The number of rigs drilling for oil was up by 6 to 365 oil rigs this week, after being unchanged  the prior week, and​ that's now 166 more oil rigs than were running a year ago, but is still just 22.7% of the recent high of 1609 rigs that were drilling for oil on October 10th, 2014....at the same time, the number of drilling rigs targeting natural gas bearing formations was down by 1 to 96 natural gas rigs, which was still up by 18 natural gas rigs from the 78 natural gas rigs that were drilling a year ago, and still just 6.0% of the modern era high of 1,606 rigs targeting natural gas that were deployed on September 7th, 2008....

The Gulf of Mexico rig count was unchanged at 13 rigs this week, with all 13 of those rigs drilling for oil in Louisiana's offshore waters....that was the same number of Gulf of Mexico rigs that were drilling in the Gulf a year ago, when again all 13 Gulf rigs were drilling for oil offshore from Louisiana....since there are no rigs operating off of other US shores at this time, nor were there a year ago, this week's national offshore rig totals are equal to the Gulf rig count... however, in addition to those rigs offshore, a rig continued to drill through an inland lake in St Mary parish, Louisiana this week, whereas there were no such "inland waters" rigs running a year ago...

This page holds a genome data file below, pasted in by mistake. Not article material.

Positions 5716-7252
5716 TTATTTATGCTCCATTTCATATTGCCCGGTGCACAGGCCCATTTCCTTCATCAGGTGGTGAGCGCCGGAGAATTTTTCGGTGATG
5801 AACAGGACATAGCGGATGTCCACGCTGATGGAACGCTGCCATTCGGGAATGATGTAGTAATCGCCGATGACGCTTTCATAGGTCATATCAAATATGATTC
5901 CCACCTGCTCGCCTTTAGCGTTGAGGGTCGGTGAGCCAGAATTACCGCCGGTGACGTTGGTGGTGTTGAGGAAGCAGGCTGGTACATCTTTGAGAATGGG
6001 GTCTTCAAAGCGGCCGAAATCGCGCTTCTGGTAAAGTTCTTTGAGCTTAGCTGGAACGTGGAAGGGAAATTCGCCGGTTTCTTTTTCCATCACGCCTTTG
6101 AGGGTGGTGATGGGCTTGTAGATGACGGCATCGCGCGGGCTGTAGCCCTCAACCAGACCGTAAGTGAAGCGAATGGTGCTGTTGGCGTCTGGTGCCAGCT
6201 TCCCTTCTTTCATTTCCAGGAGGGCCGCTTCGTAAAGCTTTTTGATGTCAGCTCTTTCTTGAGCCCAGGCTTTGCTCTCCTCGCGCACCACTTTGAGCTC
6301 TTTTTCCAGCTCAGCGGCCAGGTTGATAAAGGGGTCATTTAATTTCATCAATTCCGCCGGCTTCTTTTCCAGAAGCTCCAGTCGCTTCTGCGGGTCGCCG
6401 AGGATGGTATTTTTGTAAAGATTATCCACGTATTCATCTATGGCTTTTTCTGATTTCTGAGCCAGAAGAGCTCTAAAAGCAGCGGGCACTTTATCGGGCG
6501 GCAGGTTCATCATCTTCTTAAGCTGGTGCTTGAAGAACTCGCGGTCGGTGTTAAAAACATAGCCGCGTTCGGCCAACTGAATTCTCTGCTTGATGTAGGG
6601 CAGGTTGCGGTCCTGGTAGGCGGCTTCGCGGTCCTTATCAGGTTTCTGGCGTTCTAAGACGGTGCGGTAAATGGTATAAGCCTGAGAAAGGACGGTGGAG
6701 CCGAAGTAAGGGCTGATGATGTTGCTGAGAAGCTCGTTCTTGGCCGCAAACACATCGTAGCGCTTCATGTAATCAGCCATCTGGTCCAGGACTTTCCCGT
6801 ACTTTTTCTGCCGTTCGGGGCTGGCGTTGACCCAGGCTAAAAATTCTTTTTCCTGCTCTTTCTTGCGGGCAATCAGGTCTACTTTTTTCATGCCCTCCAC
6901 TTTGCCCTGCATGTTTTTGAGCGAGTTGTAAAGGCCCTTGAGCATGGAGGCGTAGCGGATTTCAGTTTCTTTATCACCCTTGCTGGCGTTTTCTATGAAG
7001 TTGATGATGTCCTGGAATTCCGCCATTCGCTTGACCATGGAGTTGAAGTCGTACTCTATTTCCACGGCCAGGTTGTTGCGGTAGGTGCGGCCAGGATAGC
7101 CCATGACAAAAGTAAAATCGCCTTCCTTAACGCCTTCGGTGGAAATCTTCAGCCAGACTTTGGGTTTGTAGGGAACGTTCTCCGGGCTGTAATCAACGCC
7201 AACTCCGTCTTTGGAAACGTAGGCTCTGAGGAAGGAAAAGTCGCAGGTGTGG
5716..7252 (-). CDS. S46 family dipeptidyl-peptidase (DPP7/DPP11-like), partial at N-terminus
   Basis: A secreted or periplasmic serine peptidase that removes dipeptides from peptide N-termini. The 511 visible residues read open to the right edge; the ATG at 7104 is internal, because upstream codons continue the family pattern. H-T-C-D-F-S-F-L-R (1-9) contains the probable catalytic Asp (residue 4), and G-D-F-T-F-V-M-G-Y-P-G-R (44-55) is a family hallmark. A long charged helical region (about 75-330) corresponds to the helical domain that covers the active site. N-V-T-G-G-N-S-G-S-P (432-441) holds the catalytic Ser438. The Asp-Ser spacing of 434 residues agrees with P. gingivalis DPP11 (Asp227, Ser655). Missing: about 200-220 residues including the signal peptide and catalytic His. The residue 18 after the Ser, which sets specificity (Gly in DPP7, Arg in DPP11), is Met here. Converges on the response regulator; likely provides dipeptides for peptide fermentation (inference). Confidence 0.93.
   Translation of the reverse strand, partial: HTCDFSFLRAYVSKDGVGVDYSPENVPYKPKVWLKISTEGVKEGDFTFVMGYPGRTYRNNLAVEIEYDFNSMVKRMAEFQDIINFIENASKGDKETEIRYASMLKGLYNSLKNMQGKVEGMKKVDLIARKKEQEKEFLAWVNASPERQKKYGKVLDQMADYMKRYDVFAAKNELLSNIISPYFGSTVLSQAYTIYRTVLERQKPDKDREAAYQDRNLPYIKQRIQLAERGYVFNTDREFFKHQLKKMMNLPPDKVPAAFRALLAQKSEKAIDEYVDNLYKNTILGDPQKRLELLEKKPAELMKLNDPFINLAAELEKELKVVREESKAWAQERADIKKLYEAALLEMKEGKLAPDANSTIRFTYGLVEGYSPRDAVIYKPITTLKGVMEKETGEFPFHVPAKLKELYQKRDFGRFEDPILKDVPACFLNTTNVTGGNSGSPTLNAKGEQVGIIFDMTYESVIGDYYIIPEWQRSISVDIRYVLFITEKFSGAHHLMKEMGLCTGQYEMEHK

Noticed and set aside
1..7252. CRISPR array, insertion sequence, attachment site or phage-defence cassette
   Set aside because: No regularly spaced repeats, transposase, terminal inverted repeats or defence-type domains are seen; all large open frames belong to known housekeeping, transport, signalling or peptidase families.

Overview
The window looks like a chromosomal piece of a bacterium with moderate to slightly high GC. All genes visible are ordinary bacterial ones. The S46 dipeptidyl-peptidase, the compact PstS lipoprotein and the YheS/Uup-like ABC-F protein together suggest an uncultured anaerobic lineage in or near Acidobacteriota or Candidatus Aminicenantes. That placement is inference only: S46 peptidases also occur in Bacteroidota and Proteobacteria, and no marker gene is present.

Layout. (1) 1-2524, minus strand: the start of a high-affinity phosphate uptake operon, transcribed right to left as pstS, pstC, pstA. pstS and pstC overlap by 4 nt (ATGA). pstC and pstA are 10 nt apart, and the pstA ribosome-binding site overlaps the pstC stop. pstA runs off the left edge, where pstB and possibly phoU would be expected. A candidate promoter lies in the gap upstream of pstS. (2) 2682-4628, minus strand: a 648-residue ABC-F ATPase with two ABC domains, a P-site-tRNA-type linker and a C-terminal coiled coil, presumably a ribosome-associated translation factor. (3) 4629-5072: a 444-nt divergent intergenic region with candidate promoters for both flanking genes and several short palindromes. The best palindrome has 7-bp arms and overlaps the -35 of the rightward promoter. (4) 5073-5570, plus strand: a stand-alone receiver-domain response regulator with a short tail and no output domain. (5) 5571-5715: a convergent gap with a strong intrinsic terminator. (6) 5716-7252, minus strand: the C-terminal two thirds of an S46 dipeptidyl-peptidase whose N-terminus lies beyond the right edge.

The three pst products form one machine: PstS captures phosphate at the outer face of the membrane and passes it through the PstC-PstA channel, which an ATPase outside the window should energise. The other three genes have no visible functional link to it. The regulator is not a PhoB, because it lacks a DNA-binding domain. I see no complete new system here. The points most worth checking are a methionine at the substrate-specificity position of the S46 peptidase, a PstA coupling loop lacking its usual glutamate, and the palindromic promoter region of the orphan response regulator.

The count of active horizontal drilling rigs was uup by 5 to 420 horizontal rigs this week, which was also up by 174 rigs from the 246 horizontal rigs that were in use in the US on June 12th of last year, but less than a third of the record of 1372 horizontal rigs that were deployed on November 21st of 2014....in addition, the vertical rig count was up by one to 17 vertical rigs this week, and those were also up by 6 from the 11 vertical rigs that were operating during the same week a year ago....on the other hand, the directional rig count was down by 1 to 24 directional rigs this week, which was still up by 2 from the 22 directional rigs that were in use on June 12th of 2020....